The same paradigm, Satel remarks tellingly, does not apply to cancer. The analogy is specious. You cannot talk a patient out of cancer. Bribes and punishments have no appreciable effect on the growth of a tumor. Self-awareness has no impact on the progress of the disease.

It is vitally important that we understand the distinction Satel is making. Mainly, because making addiction purely a brain disease deprives us of one of the most important treatment factors: the patient’s free will and his ability to choose to act differently.

Satel offers an example:

A classic example comes from heroin-soaked Southeast Asia in 1971. When President Nixon decided to drug test Vietnam veterans as a condition of returning stateside, the vast majority of those using heroin on a regular basis managed to stop (detox was offered to them as well). An important goal – coming home – was at stake, and most men controlled their behavior accordingly. Notably, within the three years after they returned, only 14 percent of men who were addicted in Vietnam resumed regular use in the U.S.

If 86% of a sampling of heroin addicts were able to overcome their addictions within three years of returning to the United States, surely that argues against the notion that they are victims of their brain chemistry and that they cannot, of their own volition, pursue effective treatment.

The moral of the story is that neuroscience has its limits, even when dealing with conditions that do have a physiological component. If we take addiction to be a brain disease we deprive the addict of moral agency and absolve him of responsibility for treating his addiction.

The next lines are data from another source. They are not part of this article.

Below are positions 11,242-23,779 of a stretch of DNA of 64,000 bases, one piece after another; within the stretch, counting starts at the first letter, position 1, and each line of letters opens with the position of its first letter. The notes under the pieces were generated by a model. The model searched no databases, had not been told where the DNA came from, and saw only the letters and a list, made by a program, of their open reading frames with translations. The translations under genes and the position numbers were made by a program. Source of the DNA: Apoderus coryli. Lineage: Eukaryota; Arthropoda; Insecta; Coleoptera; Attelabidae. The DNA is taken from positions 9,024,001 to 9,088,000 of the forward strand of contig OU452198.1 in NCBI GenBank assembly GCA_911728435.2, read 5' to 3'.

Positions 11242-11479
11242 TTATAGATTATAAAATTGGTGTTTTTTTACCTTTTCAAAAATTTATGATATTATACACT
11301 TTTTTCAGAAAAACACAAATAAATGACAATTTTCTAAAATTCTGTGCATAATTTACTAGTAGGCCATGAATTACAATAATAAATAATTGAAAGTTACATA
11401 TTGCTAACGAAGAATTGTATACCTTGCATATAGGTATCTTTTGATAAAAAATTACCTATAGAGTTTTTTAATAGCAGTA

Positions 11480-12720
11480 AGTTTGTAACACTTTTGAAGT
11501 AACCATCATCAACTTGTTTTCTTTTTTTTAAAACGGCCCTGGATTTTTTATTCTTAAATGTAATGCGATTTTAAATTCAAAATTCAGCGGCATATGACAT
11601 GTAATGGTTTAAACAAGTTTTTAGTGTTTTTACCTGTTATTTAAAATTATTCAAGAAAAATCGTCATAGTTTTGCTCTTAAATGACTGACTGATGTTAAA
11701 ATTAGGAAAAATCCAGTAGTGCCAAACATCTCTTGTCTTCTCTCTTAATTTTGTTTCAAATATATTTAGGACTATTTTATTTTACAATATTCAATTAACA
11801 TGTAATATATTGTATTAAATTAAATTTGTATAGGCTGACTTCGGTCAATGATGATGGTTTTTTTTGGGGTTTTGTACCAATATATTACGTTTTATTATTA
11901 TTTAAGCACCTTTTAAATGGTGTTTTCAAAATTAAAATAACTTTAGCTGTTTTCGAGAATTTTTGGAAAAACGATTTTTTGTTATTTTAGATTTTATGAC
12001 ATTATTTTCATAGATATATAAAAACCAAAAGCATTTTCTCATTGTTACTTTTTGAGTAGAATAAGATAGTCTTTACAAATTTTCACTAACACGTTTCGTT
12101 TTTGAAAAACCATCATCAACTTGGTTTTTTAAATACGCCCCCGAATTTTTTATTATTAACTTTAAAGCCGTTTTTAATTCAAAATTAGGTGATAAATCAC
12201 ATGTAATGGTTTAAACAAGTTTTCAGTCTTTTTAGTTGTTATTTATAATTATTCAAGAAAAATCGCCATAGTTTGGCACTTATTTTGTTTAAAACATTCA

This ends up sounding judgmental, but we do best to respect addicts enough to have confidence that they can undertake actions that will help them to overcome addiction. By trying to pretend that they are not responsible we are counseling inaction, and even suggesting that they cannot possibly resist temptation.

And yet, each moment when addicts choose to shoot up or to take another drink they could have done otherwise. Surely we will never say the same about people who suffer from cancer.

Keep in mind that 12 Step programs only work for those who participate in them actively. The same applies to many other mental health treatments.

1 comment:

Ares Olympus said...

To be fair we can consider cancer is in part a behavior-related disease as well, and cancer treatments may include changes to improve diet or exercise or sleep or mental destressing or whatever, and a patient is resisting a lifetime of bad habits to change.

So whether you blame brain chemistry or bad habits, the problem is the same, its easier to keep doing what's worked in the past, even when you have clear evidence its going to kill you in the long run.

Stuart: The theory appeals because it is completely non-judgmental. It provides a foolproof pseudo-scientific absolution. It tells the patient that there is nothing he can do on his own to change his addictive behavior. What better for an alcoholic than the message that his brain chemistry is making him do it.